TORONTO – The Men’s Eagles suffered their widest margin of defeat of the 2015 World Rugby Pacific Nations Cup Wednesday as Tonga scored three tries on the way to a 33-19 victory.
Andrew Durutalo (Suva, Fiji) scored two tries in the final 10 minutes, though the Sea Eagles held a lead for nearly 75 minutes of the match at BMO Field. The U.S. will play in the fifth-place match Monday, Aug. 3, in Burnaby, British Columbia. ESPN 3 will provide the live broadcast.
Looking to build off of the U.S.’s first win against Japan since Rugby World Cup 2003, the Eagles beganWednesday’s match with energy, but lacked the focus of a veteran side. Full back Troy Hall (Portland, Ore.) drew an early penalty before Louis Stanfill (Sacramento, Calif.) helped break through the gain line.
The Eagles lost possession, however, and, within seconds of winning the ball, Tongan fly half Kurt Morath expertly placed a chip kick across the pitch to Fetu’u Vainikolo. Though he still had nearly 60 meters and a few defenders between him and the try line, the kick spread the Eagles enough for the wing to slip away from three tackles to score. Morath converted the try for a 7-0 lead.
Tonga had the better luck with the ball throughout the match, but also ran into a stout forward pack wearing red, white, and blue. Zack Test (Redwood City, Calif.), in his first career 15s start, helped ease pressure in the backs with his big boot, with one such occasion drawing the opponent offside. Folau Niua (East Palo Alto, Calif.) put the Eagles on the scoreboard with the 14th-minute penalty goal.
Minutes later, Morath kicked his first penalty goal of the match to restore the seven-point lead at 10-3.
Hayden Smith (Sydney, Australia) replaced Stanfill in the 18th minute after an awkward collision in the tackle, and the Eagles failed to approach the Tongan try line with multiple handling errors gifting Tonga possession. Morath extended the lead to 13-3 in the 24th minute and narrowly missed his fourth attempt at goal in the 30th minute. A third penalty goal by the fly half sent the teams into halftime with Tonga holding a 16-3 lead.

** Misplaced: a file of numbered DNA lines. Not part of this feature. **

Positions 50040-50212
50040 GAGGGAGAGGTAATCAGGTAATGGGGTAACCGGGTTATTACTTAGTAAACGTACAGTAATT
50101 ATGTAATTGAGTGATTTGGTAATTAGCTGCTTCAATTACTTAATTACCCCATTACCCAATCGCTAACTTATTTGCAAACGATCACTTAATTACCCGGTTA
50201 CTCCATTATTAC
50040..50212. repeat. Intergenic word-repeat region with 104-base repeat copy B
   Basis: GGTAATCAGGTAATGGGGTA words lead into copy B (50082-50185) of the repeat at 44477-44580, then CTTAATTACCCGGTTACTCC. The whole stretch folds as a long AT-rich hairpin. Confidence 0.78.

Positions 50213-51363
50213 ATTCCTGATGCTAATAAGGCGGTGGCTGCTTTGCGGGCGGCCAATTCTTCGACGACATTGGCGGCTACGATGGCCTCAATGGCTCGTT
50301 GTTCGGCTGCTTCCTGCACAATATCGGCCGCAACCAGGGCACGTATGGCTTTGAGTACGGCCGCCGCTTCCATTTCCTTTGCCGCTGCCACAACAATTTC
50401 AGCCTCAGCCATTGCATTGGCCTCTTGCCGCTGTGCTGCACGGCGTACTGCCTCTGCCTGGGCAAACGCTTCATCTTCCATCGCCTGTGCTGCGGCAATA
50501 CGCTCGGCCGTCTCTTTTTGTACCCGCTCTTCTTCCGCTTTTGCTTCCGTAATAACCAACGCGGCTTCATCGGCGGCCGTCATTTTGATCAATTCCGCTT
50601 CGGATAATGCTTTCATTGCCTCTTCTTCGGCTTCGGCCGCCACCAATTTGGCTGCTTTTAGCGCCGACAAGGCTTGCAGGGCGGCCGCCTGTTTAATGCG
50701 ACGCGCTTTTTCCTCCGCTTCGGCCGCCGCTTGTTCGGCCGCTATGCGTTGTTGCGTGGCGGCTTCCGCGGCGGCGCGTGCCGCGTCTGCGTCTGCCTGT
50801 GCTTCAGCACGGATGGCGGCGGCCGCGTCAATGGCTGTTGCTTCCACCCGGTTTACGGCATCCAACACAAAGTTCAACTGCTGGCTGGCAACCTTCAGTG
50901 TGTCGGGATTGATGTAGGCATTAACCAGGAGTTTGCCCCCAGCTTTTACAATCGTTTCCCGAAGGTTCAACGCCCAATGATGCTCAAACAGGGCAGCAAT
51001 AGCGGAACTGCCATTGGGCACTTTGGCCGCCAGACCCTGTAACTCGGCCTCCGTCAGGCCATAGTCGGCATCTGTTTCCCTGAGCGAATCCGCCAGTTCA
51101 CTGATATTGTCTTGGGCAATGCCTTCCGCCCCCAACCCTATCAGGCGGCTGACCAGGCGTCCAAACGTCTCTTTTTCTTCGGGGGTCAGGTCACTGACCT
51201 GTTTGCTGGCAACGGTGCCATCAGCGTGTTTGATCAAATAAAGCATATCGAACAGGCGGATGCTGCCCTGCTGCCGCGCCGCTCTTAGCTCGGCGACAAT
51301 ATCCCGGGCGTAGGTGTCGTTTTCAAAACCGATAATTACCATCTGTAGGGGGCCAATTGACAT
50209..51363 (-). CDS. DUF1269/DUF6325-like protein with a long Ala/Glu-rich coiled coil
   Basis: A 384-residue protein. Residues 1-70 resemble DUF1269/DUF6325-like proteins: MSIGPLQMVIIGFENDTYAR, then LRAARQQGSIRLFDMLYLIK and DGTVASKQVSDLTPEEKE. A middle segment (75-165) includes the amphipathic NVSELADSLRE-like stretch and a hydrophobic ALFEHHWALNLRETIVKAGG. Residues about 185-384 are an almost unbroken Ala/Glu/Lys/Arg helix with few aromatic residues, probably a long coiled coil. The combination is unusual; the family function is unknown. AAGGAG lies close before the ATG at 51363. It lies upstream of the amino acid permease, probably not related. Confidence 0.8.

“We put ourselves in good spots early but did not do well enough to take advantage of it, and then made unforced errors to compound the problem,” Head Coach Mike Tolkin said.
The Eagles came out of the break hoping to erase the deficit as early as they could, and smart play and hustle by Niua started the trend. The center kicked a loose ball and chased it towards the try line, and did well enough in the breakdown to win a penalty. He successfully kicked the penalty goal to draw the U.S. within 10 at 16-6 on 47 minutes.
Hall and Test faced a similar defensive situation as their Tongan counterparts in the 50th minute, running after a loose ball kicked by their opponent. Hall got to the ball first and passed to Test to clear, but the lineout inside the U.S.’s half resulted in the match’s next try.
Jack Ram refused to be tackled after Tonga’s lineout win, and, by the time he faced the prospect of going to ground, found Telusa Veainu on his inside for the score. Morath’s conversion extended the lead to 23-6.
Morath and Niua traded penalty goals before the Eagle hit the post with another in the 61st minute to keep the score at 26-9. The U.S. forced a turnover on a lineout five meters from its try line before Shalom Suniula (Auckland, New Zealand) kicked the ball clear. The lineout and offensive stance from Tonga inside the Eagles’ half, however, proved fatal as the ball flipped to the wing for Vainikolo’s second try of the match.
Down, 33-9, the Eagles put together their best offensive attacks of the match in the final 15 minutes. Advantage was played as the U.S. approached Tonga’s try line and Durutalo replicated his first international try with a dot down in a driving maul.
The 70th-minute try brought the score to 33-14, and the Eagles continued to work to get back in possession. Two misthrown lineouts within 10 meters of the try line ended the U.S.’s hopes of a comeback, but the Eagles were able to cut into the deficit one last time in the final minute.
Mike Petri (Brooklyn, N.Y.) took the ball from a ruck outside the try line and dove towards the in-goal area, but was stopped just short by a well-placed defender’s arm. As the support for the scrum half piled into the ruck, Durutalo patiently waited for the space to dot down under the pile of players to bring the final score to 33-19.
The U.S. will end its PNC campaign Monday in the fifth-place match against Canada at Swangard Stadium. In their last encounter, the Eagles defeated Canada at Bonney Field in the final PNC match of 2014. Canada, sixth in the PNC standings with losses to Japan, Tonga, and Samoa, will also host the U.S. in Ottawa next month as both countries finalize their Rugby World Cup preparations.
“We had almost a completely new side from Friday night so continuity was an issue, but we still needed to perform the basics like retaining ball at rucks and winning lineouts,” Tolkin said of the loss to Tonga. “We need to keep the ball better and manage the game better in our end.”